Bigelow Laboratory CEO Deborah Bronk apologized for her role in destabilizing the community. The decision to let NEAV lay its cable stems from Bigelow’s mission for a more sustainable future, she said. With clearances from NEAV and its board of directors, Bronk said Bigelow accepted $ 50,000 for the easement and an additional $ 10,000 per year over 20 years if NEAV decided to lay the cable there, he said. she declared. Bigelow’s understanding was that once the cable left the property, it would continue underground along a public hallway.

“We didn’t do this for the money. We’ve already spent more than that to assess this in staff time… If I could go back and do it differently, I would. I thought about it myself… road works come up and then it goes and I never paid much attention to it, so the amount of angst I have caused to this community is – I am really, really sorry. We were so focused on the water’s edge we thought, ‘Oh, they’re going to bury it. It’s good.’ Honestly, we thought that would take care of everything. Now clearly I was wrong.

Morley asked Wisseman if the rumors are true that NEAV is looking for property along Highway 96 to install a substation to convert electricity before it reaches the existing substation at Boothbay Harbor. Wisseman said they were looking.

“So the creep is already starting to happen,” Morley said. “Just the look in your eyes told me everything I needed to know.” Before, we didn’t talk about a substation, just a cable. You haven’t even signed the deal and there are already more intrusive things on the horizon. Do you see what I’m saying?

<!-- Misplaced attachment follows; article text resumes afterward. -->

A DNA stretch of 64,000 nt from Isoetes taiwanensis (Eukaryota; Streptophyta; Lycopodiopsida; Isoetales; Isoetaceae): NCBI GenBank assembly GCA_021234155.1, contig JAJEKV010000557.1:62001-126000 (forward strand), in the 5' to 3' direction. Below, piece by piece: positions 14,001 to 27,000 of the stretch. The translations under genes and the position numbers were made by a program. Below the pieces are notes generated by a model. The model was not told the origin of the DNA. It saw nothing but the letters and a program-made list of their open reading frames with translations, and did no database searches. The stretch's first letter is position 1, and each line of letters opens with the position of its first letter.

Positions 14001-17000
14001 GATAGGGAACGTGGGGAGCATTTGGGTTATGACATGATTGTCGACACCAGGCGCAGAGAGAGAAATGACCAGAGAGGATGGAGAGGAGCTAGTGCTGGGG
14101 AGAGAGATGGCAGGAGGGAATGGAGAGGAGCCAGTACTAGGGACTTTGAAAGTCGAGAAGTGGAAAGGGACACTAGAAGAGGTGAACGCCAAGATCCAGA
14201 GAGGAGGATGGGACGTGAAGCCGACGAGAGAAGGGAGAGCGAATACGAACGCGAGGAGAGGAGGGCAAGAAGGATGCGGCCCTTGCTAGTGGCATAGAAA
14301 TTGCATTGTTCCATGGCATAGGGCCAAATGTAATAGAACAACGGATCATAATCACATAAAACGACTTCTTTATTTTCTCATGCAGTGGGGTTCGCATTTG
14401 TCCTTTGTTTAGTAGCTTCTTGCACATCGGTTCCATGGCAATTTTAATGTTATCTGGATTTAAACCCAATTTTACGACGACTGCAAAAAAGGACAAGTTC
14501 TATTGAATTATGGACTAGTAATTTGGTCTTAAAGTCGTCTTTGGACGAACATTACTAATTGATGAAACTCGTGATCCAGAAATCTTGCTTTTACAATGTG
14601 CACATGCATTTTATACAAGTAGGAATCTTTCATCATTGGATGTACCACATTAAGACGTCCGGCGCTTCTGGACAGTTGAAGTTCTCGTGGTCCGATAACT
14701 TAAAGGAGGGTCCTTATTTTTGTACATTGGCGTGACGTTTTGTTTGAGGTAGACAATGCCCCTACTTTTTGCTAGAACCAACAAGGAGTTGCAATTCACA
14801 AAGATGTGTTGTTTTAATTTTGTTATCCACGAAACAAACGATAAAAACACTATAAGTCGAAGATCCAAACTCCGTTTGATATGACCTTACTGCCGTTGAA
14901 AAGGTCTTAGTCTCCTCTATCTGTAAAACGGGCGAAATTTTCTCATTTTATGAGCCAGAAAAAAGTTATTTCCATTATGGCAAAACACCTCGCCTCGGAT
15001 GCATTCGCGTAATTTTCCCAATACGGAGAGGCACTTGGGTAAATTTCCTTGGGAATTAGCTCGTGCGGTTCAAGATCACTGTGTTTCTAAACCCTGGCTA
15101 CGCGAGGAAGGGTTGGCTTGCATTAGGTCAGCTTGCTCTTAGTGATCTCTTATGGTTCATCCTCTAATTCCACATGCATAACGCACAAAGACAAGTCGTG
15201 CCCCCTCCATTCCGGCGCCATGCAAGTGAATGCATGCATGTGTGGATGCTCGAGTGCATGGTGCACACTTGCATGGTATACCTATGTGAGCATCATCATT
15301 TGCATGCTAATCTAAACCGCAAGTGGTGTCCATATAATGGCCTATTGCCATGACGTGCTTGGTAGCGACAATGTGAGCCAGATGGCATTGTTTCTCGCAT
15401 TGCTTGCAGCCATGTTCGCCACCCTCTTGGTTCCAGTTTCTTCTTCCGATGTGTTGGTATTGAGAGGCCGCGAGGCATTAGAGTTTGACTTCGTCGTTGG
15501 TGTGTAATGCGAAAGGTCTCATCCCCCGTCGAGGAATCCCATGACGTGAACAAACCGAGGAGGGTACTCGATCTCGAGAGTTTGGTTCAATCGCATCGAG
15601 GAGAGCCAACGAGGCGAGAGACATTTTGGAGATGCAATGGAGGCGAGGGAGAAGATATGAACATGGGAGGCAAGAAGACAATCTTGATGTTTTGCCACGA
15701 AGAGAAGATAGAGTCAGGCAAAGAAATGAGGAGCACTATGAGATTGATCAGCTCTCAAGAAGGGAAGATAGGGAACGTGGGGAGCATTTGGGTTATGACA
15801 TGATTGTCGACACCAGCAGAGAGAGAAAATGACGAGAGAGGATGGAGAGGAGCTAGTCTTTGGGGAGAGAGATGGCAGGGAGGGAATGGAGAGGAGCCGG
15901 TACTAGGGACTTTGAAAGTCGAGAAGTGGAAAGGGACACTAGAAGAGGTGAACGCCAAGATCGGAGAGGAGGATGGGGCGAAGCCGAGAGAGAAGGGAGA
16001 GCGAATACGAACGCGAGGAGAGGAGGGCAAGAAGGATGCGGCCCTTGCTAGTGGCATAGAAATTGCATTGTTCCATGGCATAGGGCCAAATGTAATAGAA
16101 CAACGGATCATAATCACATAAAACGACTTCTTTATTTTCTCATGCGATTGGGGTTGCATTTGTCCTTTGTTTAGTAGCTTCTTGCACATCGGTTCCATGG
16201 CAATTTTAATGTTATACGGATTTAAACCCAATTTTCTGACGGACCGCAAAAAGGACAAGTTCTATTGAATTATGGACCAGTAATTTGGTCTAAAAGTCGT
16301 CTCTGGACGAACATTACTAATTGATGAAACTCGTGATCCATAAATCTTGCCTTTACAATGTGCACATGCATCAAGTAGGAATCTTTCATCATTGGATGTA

“I see the picture you painted,” replied Wisseman.

“I didn’t paint it, you painted it. I just connected the dots, ”Morley said as the room erupted into applause. “I’m not trying to be difficult. I’m just telling you this is how it starts and this is how it ends.

Resident Scott Adams asked Wisseman what everyone can expect NEAV to do in the community despite all the challenges and concerns the project has already caused. Wisseman said having spent summers in Maine since he was a child he has witnessed the collapse of the local ecology and that is why he has worked in the renewable energy industry for 40 years.

“I fundamentally believe we need to stop screwing this planet up. This is what led us to work with Bigelow. RWE, (an) old fashioned company trying to pivot and do the right thing. Mitsubishi, same thing. We do not invest in fossil fuel power plants. In my opinion, we are part of the solution (harnessing)… the money of the big international companies. We’re focusing on Maine to try to find solutions in a way that creates jobs for the Mainers.

NEAV is willing to consider the needs of the community as plans for the underground cable come to fruition, Wisseman said. Things like repaving Route 96 and widening the route for bike lanes – both elements of Boothbay’s overall plan – have been mentioned, Wisseman said. “We are open ears. Tell us.”

At the end of the first meeting, Adams advised the other residents not to get lost in their demands before NEAV had solid plans for its route to the Boothbay Harbor substation. Critics and demands for non-existent plans will only earn them platitudes, he said.

“Until they have a plan, we won’t know if they can do it or if they can’t do it and what the impact will be… You can separate the plan or at least address the aspects. that you don’t like and you have a better negotiating position.

Morley said at the second meeting, before another round of applause: “Thank you for coming to apologize, but there’s an old saying that it’s easier to ask for forgiveness than for permission… Now I love to see people move here from afar, they move here because they love the way it is here. Unfortunately… you have people who come here and decide we’re very backward, we don’t know what we’re doing, we can’t appreciate the big picture, so they decide for us what’s right… Bigelow gave to these guys the key to the city with no idea what to do with the door open.